Lion Air: Official denies claims pilot had asked to turn doomed plane back on previous flight
Navy personnel carry a recovered part of the Lion Air jet onto a ship at Tanjung Priok Port in Jakarta. (AP: Tatan Syuflana)
An airport official in Bali has contradicted claims that the pilot of a Lion Air plane had asked to return to base on a previous flight the day before it crashed, killing 189 people on board.
- A pilot was quoted as saying he was asked to hold off landing because the Lion Air flight needed to return to Bali
- But an airport official has denied there was any request for the plane to return to base
- He acknowledged there were technical problems, but said they were checked in Jakarta after the plane landed
Reuters news agency earlier quoted another pilot who claimed he was asked to hold off landing on Sunday because the Lion Air flight to Jakarta had technical problems and needed to return to Bali.
He reportedly told Reuters: “The Lion plane requested to return back to Bali five minutes after take-off, but then the pilot said the problem had been resolved and he was going to go ahead to Jakarta.”
But Herson, chief of the airport authority for the Bali-Nusa Tenggara area, denied there was any request for the Lion Air plane to return to base.
He told the ABC there were technical problems that were later dealt with in Jakarta, when the plane landed on Sunday night. But at no time did the Lion Air pilot seek permission to return to Bali.
Air Navigation officials in Jakarta said the Lion Air pilot requested a change of altitude and asked for a “priority landing” in Jakarta, because of technical problems. In response they said they prepared “Runway 25” in Jakarta for the plane to land.
But they too said there was no request for the plane to return to Bali, nor were any planes in Bali asked to stay in a holding pattern. Instead, planes were asked to circle in Jakarta until the plane landed.
Herson said Reuters wrongly quoted him as saying the Lion Air plane had sought to return to Bali. But he acknowledged the plane’s technical problems and said they were checked in Jakarta after it landed about 11:00pm, and the plane was deemed safe to fly the next morning.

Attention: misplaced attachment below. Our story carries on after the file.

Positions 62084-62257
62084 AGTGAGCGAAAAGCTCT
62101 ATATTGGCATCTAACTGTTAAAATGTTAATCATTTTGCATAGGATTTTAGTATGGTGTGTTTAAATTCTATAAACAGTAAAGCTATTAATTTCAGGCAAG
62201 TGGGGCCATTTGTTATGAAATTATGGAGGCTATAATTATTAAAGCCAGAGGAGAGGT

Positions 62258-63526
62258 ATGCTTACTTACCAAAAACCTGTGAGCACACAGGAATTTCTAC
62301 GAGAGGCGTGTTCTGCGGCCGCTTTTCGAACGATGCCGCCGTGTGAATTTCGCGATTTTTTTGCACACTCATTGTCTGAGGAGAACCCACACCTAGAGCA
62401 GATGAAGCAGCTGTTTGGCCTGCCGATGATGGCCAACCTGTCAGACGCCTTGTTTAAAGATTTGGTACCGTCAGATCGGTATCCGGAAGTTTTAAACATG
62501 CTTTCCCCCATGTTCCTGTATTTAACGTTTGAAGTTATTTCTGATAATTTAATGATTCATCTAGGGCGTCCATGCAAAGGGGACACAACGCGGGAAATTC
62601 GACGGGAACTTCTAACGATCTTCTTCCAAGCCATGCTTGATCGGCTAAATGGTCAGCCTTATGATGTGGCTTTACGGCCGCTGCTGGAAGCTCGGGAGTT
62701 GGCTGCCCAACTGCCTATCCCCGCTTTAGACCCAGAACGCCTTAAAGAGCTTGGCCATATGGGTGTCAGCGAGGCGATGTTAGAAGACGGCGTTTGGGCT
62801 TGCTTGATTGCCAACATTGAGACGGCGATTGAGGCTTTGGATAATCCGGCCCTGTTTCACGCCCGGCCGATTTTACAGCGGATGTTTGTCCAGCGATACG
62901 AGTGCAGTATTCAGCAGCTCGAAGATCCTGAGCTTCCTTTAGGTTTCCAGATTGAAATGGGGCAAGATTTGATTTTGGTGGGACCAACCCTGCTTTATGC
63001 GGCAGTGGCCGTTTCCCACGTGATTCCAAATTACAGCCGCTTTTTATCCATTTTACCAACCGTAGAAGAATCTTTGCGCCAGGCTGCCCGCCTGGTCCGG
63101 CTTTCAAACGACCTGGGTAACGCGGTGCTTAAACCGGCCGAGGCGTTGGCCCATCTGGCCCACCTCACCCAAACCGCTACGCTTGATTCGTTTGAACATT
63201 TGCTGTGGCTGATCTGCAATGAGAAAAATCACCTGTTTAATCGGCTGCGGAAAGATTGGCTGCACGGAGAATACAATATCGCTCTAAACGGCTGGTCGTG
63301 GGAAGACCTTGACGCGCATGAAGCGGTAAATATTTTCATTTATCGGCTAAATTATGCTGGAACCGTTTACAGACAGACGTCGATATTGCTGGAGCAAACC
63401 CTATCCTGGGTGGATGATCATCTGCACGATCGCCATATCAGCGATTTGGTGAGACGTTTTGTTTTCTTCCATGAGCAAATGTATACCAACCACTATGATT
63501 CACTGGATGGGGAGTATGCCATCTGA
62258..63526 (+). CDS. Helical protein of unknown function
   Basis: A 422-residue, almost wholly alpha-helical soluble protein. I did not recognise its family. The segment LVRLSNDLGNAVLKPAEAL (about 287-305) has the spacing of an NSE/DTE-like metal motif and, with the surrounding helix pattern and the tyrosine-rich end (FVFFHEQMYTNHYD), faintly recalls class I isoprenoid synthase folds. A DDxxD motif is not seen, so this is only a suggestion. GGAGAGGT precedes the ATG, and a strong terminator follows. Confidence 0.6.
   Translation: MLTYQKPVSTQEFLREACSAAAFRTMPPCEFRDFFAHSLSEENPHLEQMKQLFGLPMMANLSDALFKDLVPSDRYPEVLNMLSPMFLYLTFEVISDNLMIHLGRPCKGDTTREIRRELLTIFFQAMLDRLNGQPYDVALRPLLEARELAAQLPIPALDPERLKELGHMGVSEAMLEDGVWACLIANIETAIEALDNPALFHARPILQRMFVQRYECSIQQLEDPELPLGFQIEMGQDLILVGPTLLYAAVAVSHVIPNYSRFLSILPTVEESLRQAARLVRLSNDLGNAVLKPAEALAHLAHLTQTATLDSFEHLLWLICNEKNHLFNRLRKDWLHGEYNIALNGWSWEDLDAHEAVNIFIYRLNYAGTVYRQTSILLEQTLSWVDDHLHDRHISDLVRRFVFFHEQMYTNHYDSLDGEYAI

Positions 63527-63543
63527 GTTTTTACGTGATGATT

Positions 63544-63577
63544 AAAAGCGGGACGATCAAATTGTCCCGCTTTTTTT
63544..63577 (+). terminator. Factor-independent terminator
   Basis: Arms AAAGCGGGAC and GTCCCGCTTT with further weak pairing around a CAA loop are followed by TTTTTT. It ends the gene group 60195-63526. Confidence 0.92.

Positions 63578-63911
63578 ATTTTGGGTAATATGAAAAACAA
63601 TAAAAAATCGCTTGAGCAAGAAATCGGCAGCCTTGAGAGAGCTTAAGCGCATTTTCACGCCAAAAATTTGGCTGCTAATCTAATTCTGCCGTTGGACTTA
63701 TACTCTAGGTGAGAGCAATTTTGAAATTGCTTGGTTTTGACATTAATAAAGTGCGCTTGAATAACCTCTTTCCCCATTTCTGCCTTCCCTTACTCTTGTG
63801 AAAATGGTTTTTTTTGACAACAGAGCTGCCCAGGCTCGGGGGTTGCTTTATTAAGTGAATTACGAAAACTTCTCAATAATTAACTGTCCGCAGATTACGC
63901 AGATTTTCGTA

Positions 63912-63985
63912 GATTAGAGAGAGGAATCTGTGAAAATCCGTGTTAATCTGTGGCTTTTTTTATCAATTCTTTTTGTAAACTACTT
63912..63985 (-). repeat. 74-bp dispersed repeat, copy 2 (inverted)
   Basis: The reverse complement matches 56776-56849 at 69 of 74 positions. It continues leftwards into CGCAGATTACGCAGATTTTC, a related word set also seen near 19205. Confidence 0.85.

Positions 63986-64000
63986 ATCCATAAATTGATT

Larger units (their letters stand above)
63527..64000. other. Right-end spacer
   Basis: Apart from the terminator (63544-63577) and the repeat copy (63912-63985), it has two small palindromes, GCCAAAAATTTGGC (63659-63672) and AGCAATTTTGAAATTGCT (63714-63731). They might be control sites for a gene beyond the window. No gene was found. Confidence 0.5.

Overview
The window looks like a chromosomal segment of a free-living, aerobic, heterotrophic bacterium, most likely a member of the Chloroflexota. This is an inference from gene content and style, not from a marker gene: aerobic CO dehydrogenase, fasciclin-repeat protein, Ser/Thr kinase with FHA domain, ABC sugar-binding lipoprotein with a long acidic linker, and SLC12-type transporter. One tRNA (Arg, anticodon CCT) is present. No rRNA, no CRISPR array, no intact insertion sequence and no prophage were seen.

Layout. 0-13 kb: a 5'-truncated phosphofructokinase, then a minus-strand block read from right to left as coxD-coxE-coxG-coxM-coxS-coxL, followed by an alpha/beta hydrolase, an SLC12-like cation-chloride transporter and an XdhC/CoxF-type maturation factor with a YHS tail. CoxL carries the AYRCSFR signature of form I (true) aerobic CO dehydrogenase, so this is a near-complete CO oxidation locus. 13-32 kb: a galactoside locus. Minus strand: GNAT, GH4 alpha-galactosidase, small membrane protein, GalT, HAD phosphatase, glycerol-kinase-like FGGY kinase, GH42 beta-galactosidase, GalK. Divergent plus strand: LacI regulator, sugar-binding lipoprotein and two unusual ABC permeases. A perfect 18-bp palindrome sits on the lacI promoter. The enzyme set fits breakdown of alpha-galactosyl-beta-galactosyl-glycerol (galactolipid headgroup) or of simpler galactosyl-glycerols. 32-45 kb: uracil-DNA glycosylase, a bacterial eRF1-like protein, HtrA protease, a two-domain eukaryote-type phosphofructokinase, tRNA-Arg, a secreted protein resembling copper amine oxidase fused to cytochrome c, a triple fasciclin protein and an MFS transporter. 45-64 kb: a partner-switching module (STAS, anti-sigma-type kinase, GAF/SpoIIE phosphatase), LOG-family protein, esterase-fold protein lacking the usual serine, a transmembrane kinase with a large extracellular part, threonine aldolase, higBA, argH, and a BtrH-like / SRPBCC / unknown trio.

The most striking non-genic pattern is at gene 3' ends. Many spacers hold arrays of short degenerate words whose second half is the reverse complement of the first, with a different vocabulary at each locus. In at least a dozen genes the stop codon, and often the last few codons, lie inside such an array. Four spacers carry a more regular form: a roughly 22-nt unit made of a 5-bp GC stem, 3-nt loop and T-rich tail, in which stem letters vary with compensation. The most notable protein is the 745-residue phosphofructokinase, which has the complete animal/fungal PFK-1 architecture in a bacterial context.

A family member cries at the funeral of a passenger of Lion Air flight JT610. (Reuters: Sigit Pamungkas)
But Reuters defended its reporting, and Jakarta correspondent Fanny Potkin said multiple sources were cited for the story.
Less than eight hours later the same Boeing 737 MAX jet took off for Bangka island, off Sumatra, but crashed within 13 minutes of take off, and plunged into the Java Sea.
Just before the crash, the pilot had made a request to return to Jakarta’s main airport.
Lion Air has declined to comment about the earlier flight from Bali, citing the ongoing crash investigation.
The budget airline’s head, Edward Sirait, said earlier this week that a technical problem had occurred on the Denpasar-Jakarta flight but it had been resolved “according to procedure“.
The crash was the worst airline disaster in Indonesia in more than two decades and renewed concerns about safety in its fast-growing aviation industry, which was recently removed from European Union and US blacklists.
The crash was the worst airline disaster in Indonesia in more than two decades. (AP: Tatan Syuflana)
Investigators probe flight memory unit
Indonesian officials have said that an essential memory unit found on Thursday could hold important data about the cause of the fatal crash.
Divers recovered the Crash Survivable Memory Unit, which provides a crucial development in the investigation into what caused the two-month-old plane to plunge into the ocean earlier this week.
National Transportation Safety Committee investigator Ony Soeryo Wibowo addressed media in Jakarta following the discovery, explaining that the particular piece of equipment was not recovered in its entirety.
However, he said that what they had managed to recover was associated with either the flight data recorder or cockpit voice recorder and contained “very important” data.
“It’s very important, the data stored here, but we don’t know yet what [it is]. Whether it is [the] flight data recorder or [the] cockpit voice recorder,” he said.
The discovery followed the recovery of one of the two black boxes from the doomed plane, which was found in mud on the sea floor among other debris.
Navy personnel show a recovered flight data recorder of the Lion Air jet. (AP: Binsar Bakkara)
Haryo Satmiko, deputy chief of Indonesia’s transportation safety committee, told a media conference that the extent of damage to the device showed the “extraordinary impact” of the crash.
The Boeing 737 MAX 8 crashed early on Monday just minutes after take-off from the Indonesian capital Jakarta.
The plane’s black boxes are expected to help explain why the almost-new Boeing jet went down in waters about 35 metres deep in the Java Sea.
Indonesian navy frogmen try to retrieve debris from the water during a search operation. (AP: Tatan Syuflana)
The same jet crashed on another flight hours later, killing all 189 people on board. (AP: Fauzy Chaniago)